Epidemics, virus outbreaks, we want and try to stop them. We’ve seen their destructive capabilities throughout history: small pox, yellow fever, and more recently, swine flu. Often, the best way to slow and even stop an outbreak is through research, education, and enforcement.
At a meeting of the American Academy of Arts & Sciences on the Hill last week, Prof. Deirdre Mulligan of the University of California-Berkley analogized applying tactics used in preventing the spread of real world diseases to limiting the spread of viruses on computer systems, stating “We must manage the ‘disease’ in the computer system” much in the same way we manage diseases in the real world.
This analogy makes sense, but Prof. Mulligan was speaking to a room of House and Senate staff who might misinterpret the analogy to justify new laws instead of using exising laws to protect the common online good.
In the real world, we work to research, educate, and enforce. We research vaccines, we educate citizens on how to prevent the spread of disease, and we enforce by working to report potential outbreaks as well as contain and mobilize when they occur.
The same can be done in the online world. We can research potential opportunities for virus and malware attacks. We can educate consumers to regularly update their systems and install virus protection software. And we can enforce by identifying the source of malware and botnet attacks and go after the bad actors that create them.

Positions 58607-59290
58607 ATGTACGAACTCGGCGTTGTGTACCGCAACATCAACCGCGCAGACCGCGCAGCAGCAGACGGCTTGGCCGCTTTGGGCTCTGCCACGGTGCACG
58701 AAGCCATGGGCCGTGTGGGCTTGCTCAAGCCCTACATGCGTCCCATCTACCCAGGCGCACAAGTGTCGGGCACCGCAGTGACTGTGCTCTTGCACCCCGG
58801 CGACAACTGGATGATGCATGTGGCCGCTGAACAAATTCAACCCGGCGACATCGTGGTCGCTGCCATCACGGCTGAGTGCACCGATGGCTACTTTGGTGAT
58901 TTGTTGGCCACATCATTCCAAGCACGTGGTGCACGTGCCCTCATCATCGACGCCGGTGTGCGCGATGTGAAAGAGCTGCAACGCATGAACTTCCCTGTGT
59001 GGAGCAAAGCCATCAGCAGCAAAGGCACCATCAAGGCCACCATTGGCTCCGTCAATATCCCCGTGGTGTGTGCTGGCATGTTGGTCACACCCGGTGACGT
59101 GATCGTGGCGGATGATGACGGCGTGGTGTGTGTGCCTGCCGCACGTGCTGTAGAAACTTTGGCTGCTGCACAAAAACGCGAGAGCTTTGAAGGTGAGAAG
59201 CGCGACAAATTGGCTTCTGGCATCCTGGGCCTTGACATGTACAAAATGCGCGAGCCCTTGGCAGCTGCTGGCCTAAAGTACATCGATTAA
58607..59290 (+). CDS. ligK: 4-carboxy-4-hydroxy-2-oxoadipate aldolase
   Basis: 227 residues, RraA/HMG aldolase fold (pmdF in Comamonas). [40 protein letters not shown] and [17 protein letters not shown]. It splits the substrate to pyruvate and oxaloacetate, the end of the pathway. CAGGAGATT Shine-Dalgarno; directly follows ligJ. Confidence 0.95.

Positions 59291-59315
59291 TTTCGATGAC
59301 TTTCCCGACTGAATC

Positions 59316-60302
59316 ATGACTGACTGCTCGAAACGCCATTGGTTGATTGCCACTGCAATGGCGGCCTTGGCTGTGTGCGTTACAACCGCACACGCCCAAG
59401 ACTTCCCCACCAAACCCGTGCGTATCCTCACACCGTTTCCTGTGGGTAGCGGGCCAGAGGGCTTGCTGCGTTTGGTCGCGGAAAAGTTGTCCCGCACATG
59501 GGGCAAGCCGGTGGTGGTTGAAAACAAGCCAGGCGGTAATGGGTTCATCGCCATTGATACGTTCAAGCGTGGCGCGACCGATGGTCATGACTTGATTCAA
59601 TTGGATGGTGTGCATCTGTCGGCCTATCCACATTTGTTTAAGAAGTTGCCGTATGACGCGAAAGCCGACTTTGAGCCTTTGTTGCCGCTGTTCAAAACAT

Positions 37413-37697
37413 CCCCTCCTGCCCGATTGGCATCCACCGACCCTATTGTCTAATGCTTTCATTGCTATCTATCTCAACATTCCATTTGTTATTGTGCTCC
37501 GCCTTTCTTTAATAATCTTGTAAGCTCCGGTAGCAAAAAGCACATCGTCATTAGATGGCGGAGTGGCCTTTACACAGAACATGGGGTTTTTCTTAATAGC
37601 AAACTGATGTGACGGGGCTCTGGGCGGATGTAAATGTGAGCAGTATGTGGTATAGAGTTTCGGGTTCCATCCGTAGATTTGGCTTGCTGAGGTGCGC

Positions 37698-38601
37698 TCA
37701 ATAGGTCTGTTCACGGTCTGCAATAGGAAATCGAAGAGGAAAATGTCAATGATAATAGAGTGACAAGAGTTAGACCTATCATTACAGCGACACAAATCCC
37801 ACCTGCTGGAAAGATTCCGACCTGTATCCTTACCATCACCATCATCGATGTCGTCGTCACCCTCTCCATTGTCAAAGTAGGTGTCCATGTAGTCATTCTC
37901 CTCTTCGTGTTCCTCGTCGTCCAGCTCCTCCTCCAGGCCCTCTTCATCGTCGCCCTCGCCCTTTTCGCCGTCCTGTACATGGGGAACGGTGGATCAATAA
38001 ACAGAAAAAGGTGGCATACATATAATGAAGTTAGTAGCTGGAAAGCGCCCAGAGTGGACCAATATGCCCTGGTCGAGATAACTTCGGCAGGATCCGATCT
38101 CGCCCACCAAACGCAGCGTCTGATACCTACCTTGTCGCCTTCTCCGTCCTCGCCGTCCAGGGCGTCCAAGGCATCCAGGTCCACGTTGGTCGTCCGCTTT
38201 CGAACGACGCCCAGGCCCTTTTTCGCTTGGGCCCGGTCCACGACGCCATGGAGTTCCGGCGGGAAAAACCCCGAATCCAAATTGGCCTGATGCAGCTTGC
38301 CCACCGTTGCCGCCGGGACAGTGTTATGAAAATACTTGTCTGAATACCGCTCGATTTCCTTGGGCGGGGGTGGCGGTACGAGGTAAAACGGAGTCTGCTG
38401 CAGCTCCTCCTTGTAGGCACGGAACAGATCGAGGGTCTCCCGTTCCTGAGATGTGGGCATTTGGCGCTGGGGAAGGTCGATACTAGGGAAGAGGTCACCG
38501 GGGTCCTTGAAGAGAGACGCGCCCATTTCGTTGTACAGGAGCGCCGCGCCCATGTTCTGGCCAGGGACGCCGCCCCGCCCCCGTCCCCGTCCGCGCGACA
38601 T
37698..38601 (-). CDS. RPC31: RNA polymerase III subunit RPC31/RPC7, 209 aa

In both the real world and the online world, one of the best ways to successfully enforce is through surveillance and monitoring.
Congress could pass a law to ban viruses, but these laws won’t stop diseases, real world or online.
Keeping with the public health analogy, we use doctors and schools to report and monitor the presence of dangerous diseases. This method has been particularly useful in the recent swine flu outbreaks.
In the online world, if we monitor the source of data packets, we can better identify the source of computer viruses and malware botnets. We can then go after the source and stop the potential epidemic. Moreover, we can identify infected computers and quarantine them then begin working on a cure.
One thing that we don’t do is turn to Congress to solve our health problems. Congress could pass a law to ban a virus, an epidemic, or even the common cold, but it’s silly to even think that these laws would stop diseases.
Likewise, Congress can pass laws to stop these online bad actors (creators of malware, etc.), but the real solution to stopping them lies in research, education, and most importantly, enforcement.
So let’s start treating computer viruses like we treat real world viruses. Not solving them through legislation or new laws, but by strapping on our gloves and researching, educating, and enforcing.